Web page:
Sunday, November 13, 2005

Reflections on the 'Town Hall' meeting with AU Board members

The last few weeks, culminating in last Thursday night’s ‘town meeting’ represent a sea change in the culture of AU’s once insulated Board of Trustees. Board members attempts at outreach cannot simply be dismissed, though this has been suggested by detractors, as a public relations effort intended to win sympathy for past misdeeds.

Here are things that stand out in my mind, three days later.

  1. Many board members have close ties to AU. Probably it was no accident that all of the Board members selected to participate in the open meeting, excepting the Methodist Bishop, were AU graduates. At least one – Pamela Deese – has been a scholarship student.
  2. The Board Members are a Diverse Group, with diverse perspectives and styles. Some were skilled in public relations and ‘spin’. They seemed most concerned with justifying their decisions. Others, not chosen as spokespersons, seemed more comfortable presenting themselves authentically, acknowledging the doubts and moral dilemmas recent events had posed for them. Clearly Board members were not unanimous in their decisions, though they felt compelled to present a ‘unanimous front.’ Personally, I am not sure the unanimous front stand was best, though I can understand the motivation for it.
  3. The messages from respective campus constituencies are getting through. I know that student organizers of Thursday night’s event were disappointed in the turnout. I thought it would be larger as well. But what needed to be said was said. What needed to be heard was heard, and had an impact. The meeting was scheduled to last an hour, but some Board Members were still dialoguing with their critics well after 10 PM.
  4. Issues of ‘governance’ and even whether to affirm or withdraw the severance package are more complex, and less easily to mobilize around than the simple imperative of terminating Dr Ladner. A majority of Board members had decided, in advance of the meeting, that providing Dr. Ladner with a generous severance package, and avoiding litigation was in the best interest of AU. Whether this decision was affirmed at Friday’s meeting I don’t know as I am writing. But clearly – and the meeting reinforced this – there are good arguments that can be supported by reasonable people on both sides of the issue. This will be true of ‘governance’ issues, such as the form of student and faculty representation as well.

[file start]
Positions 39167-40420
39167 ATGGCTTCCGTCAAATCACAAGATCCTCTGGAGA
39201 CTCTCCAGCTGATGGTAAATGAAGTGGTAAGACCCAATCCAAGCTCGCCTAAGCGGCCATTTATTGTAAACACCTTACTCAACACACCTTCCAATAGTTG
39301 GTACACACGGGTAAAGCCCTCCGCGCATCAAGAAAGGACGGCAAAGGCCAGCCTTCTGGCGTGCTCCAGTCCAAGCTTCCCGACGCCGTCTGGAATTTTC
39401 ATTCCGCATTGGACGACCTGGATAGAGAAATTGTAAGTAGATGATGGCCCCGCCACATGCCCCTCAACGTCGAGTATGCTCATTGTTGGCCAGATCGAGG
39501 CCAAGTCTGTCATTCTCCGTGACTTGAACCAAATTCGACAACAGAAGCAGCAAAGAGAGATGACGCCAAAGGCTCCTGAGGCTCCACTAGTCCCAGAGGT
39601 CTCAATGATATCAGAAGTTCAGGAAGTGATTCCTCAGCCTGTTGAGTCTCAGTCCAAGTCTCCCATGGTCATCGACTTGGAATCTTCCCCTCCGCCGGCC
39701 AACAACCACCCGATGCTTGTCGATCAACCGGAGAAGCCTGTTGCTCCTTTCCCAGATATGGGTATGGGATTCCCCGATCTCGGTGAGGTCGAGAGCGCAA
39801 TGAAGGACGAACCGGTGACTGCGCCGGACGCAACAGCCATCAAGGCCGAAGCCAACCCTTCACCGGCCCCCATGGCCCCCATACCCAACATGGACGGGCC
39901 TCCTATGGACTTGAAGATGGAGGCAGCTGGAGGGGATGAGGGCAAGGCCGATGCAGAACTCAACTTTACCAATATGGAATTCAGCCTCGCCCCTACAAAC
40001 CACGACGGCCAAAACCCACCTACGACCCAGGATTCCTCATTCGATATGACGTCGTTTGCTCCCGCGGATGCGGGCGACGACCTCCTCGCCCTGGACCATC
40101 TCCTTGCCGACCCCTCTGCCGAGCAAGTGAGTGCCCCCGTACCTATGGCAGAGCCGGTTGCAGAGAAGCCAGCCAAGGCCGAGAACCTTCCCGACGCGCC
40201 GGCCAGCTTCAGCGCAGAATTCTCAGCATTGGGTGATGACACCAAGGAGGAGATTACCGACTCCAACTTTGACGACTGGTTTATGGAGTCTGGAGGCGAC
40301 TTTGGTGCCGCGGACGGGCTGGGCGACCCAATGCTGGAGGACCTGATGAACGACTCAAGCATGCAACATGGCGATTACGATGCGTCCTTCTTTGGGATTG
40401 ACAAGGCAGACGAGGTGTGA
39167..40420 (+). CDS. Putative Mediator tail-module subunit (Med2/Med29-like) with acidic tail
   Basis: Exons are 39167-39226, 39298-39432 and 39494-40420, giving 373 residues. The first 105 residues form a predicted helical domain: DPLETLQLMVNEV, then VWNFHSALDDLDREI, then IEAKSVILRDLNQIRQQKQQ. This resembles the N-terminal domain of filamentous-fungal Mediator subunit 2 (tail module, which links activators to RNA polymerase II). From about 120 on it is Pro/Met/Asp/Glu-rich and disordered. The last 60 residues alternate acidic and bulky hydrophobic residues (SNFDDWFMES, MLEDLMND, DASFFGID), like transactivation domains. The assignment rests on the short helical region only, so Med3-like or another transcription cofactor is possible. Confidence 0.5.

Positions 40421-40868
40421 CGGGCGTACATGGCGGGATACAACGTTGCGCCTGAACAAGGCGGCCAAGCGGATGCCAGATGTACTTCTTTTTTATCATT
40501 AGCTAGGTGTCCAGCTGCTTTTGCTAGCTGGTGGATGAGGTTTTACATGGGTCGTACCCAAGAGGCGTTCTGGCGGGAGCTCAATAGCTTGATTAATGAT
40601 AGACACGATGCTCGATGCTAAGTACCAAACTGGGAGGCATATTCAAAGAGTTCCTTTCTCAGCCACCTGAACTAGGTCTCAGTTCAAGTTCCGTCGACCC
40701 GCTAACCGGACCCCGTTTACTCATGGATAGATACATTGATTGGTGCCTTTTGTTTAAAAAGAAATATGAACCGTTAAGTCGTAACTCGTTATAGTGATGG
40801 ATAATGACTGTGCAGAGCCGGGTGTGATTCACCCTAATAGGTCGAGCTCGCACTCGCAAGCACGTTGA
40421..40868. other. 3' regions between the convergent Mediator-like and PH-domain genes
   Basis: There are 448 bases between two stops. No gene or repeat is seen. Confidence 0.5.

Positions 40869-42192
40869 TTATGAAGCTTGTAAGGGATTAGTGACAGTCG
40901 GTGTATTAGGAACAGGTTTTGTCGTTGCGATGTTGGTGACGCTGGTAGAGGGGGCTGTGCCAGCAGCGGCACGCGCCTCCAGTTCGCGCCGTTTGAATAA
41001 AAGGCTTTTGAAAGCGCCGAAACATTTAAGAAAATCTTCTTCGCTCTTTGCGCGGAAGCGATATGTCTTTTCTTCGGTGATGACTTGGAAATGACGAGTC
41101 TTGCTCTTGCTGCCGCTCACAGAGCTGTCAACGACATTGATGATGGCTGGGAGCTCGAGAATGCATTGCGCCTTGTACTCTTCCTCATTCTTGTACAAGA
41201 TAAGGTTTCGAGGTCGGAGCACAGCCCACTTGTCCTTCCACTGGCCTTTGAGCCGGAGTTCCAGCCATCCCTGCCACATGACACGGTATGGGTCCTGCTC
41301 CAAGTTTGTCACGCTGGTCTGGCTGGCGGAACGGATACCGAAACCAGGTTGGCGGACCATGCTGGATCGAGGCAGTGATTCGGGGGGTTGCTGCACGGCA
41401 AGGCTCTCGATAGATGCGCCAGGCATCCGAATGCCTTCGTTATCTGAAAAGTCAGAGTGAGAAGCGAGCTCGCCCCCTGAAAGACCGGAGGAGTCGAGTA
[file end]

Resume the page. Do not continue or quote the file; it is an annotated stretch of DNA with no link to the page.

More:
5. Cultural change takes time. In process is an attempt to radically alter of the Board of Trustee’s culture in the direction of transparency, accessibility and accountability. Faculty and students in anthropology and international development, among whom I am numbered, know that such processes take time. Personally I think a good start has been made,

Two images will remain in my memory, both from long after the formal discussions ended. The first was of Pamela Deese engaging in an animated, passionate discourse with a graduate student who had previously identified herself as a student in ethnics and pronounced herself ‘disgusted’ with her AU degree. The second was of an obviously fatigued Gary Abramson (who was not in the front of the room) listening patiently to a group of students and ignoring his wife’s obvious concern that he should have a good night’s rest before chairing the next days meeting. Finally, I intervened and suggested it was time to conclude.

All in all, it was a productive evening, if not an easy one.


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